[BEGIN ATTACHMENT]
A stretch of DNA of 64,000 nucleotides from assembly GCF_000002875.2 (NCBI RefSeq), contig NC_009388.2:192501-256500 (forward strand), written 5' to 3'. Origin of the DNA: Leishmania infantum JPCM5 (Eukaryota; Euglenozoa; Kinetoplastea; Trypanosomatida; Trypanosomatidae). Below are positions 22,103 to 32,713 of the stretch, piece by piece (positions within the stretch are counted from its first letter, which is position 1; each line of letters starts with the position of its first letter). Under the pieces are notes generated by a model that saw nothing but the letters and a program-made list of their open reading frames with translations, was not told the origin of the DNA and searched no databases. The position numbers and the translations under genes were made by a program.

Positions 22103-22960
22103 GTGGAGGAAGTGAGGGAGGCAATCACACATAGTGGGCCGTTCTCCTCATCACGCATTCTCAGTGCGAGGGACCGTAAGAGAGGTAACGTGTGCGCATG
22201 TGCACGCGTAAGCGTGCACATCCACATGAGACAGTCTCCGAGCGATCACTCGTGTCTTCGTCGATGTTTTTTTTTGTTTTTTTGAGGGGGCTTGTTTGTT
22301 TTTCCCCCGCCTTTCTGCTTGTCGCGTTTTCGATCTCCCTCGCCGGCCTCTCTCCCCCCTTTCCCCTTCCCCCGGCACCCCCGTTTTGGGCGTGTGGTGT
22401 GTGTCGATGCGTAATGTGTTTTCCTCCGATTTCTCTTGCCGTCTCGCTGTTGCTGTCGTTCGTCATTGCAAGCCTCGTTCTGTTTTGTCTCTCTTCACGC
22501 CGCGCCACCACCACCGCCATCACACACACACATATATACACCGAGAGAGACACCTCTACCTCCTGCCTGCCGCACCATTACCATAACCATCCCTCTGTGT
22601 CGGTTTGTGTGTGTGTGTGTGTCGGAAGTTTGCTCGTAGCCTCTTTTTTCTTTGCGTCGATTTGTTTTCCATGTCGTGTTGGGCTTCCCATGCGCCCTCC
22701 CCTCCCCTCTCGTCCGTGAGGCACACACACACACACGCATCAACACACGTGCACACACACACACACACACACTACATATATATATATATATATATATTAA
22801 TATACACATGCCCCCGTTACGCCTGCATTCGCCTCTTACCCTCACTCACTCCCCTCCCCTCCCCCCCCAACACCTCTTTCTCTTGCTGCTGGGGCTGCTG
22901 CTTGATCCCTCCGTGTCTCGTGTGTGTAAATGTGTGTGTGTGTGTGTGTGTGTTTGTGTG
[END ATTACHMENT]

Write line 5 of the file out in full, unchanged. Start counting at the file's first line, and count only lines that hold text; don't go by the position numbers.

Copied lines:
22301 TTTCCCCCGCCTTTCTGCTTGTCGCGTTTTCGATCTCCCTCGCCGGCCTCTCTCCCCCCTTTCCCCTTCCCCCGGCACCCCCGTTTTGGGCGTGTGGTGT